Washburn was one of six players drafted in the 1986 NBA draft that had substance abuse problems. At 6’11 and 230lbs, Washburn was very similar to a young Chris Webber, minus the handles. Washburn thrived at NC State and was seen as one of the most athletically gifted big men available in a long time. Washburn was drafted by the Golden State Warriors and was officially out of the NBA in just two-and-half years. David Stern served Washburn with a lifetime ban after failing three separate drug tests. Post NBA life has not been kind to the former big man, he has spent a lot of time homeless and living in abandoned buildings while also spending time in jail. Washburn has been labeled one of the biggest draft busts of all time.
Michael Beasley should be in the NBA, the end. Beasley for the most part has worn out his chances of being on an NBA team. As of right now, the Blazers it seems to be giving Beasley one last shot. At 32, the Blazers are giving him a shot at being a part of their summer league team. Michael Beasley at 32 should not be trying to secure a spot on a summer league team with undrafted rookies. Beasley at this point should have averaged 20 and 8 for his career and been an NBA All-Star. Beasley faced a lot of off the court issues, so it was more than just drugs that derailed his career. Its a tragic story for a player that has a lot of offensive weapons and also was a decent rebounder.
Sanders was on his way to being a formidable big man when two marijuana suspensions forced his exit from the NBA. Prior to the suspensions, Sanders had signed a $44 million dollar deal (peanuts compared to what players averaging doubles doubles are getting today) and was averaging 10 points and 10 boards per game. Although he did say he was retiring and never playing in the NBA again, Sanders returned two years later and was picked up by the Cleveland Cavaliers. He played in just five games with Cavs before getting demoted to the G-League. Sanders didn’t have much success and had been cited as having “on and off the court difficulties”. Had drugs not gotten in the way, Sanders skills fit the need of many NBA teams today. Many teams would have definitely offered big bucks to someone crashing the boards and guarding the paint like he did.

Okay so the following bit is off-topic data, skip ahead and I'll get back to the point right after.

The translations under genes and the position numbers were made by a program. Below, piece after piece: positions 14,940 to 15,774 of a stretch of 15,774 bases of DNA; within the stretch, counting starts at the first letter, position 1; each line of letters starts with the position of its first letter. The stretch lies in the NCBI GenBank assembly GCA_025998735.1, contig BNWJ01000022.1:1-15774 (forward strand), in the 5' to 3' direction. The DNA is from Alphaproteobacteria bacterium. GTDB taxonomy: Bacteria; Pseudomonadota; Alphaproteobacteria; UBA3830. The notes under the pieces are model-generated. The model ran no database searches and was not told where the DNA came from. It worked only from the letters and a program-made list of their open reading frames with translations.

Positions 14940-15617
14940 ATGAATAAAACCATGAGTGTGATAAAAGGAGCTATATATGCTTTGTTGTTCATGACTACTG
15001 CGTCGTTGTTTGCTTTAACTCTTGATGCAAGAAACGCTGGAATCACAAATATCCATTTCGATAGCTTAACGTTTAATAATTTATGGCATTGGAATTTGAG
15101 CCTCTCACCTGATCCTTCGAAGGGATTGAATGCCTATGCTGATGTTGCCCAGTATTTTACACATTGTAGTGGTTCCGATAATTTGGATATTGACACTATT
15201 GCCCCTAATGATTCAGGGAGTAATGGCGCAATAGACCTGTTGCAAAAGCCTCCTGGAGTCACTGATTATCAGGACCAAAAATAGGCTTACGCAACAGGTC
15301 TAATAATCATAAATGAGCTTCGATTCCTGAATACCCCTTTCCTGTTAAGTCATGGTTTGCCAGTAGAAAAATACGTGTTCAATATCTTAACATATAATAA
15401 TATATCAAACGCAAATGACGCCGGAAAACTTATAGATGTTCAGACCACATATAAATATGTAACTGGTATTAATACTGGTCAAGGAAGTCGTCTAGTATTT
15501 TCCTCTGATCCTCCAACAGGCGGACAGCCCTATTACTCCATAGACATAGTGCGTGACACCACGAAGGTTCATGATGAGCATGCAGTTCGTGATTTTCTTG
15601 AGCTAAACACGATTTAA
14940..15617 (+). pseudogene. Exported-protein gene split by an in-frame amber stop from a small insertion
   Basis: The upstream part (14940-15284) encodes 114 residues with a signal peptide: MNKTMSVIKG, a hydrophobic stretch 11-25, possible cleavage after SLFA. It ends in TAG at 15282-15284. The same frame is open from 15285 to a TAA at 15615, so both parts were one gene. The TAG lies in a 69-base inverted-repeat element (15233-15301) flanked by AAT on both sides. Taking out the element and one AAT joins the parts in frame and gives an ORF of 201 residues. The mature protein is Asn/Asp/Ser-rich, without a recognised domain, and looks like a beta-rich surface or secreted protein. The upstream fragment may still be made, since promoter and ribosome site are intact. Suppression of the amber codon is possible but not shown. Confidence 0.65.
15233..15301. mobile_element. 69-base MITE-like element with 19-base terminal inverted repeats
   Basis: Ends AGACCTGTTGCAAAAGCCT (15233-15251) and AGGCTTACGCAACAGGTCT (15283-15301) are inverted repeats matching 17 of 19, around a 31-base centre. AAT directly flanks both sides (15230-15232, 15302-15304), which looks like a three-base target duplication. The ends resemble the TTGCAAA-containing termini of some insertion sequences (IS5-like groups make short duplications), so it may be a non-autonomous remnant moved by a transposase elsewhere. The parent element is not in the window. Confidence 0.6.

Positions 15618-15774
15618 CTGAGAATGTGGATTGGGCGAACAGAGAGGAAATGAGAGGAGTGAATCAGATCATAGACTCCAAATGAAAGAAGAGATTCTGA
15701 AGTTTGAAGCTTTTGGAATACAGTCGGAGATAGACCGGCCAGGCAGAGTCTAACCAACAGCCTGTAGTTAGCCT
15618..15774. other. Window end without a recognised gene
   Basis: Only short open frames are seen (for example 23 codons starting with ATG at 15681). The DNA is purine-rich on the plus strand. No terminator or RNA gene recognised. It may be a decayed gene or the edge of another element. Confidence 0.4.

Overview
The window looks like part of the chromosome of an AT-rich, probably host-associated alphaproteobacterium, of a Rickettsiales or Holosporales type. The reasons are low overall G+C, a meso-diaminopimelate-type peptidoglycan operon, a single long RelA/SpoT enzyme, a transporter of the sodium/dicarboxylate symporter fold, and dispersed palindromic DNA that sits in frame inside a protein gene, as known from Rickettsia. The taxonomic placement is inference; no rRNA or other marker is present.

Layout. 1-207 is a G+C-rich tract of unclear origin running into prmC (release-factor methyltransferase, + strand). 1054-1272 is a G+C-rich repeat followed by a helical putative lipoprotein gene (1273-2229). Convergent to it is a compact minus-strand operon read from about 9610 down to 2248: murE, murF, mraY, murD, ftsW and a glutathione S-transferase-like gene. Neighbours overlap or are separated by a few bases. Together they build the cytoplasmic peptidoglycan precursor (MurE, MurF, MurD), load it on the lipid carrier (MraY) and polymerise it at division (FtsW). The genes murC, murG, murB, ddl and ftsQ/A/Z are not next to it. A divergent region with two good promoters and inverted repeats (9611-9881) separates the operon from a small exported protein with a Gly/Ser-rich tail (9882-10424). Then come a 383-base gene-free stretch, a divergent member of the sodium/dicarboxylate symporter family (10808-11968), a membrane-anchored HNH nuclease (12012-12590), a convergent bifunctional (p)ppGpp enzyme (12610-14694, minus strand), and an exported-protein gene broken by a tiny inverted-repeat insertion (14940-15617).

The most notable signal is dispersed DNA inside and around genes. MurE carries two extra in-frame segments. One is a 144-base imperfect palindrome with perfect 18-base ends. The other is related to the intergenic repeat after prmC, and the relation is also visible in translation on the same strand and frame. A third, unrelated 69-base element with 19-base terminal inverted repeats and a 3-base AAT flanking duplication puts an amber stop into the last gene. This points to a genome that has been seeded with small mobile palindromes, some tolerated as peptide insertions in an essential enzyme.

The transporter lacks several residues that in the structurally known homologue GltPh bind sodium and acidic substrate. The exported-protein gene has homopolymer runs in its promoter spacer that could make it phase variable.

For those of you who have never heard the name Richard Dumas, Richard Dumas was a 90s small forward best known for playing along side Charles Barkley in the 1993 NBA Finals against the Chicago Bulls. Dumas had excelled that finals series and offered the Suns a spark in the open court and also was a great defensive threat. Dumas averaged 15 and 5 that season and appeared to have a bright future with lots of upside. Dumas would fail a number of drug tests and was out of the NBA in just two years. Since then Dumas spent years overseas and bouncing around the minor leagues. Without drugs and with the right team, Dumas could have become the second or third option on a playoff team.
We saved the best for last. You knew after seeing the headline that he was going to be on the list somewhere. Former University of Maryland and Boston Celtic to never officially wear the uniform, power forward Len Bias. Len Bias is the biggest what-if in NBA history. Bigger than what could have been if Grant Hill not been injured. Bigger than what Tracey McGrady could have been had he not been injured. Bigger than what if streetball legend Earl Manigault could made the NBA. What could have become of Len Bias had he not succumb to drugs? Could he have been top 10 ever? Could he have been better than Michael Jordan? Could he have been the best player in the NBA? Reality is we will never know, but most likely Bias would have won a few titles with the Boston Celtics and most likely ended up a hall of famer.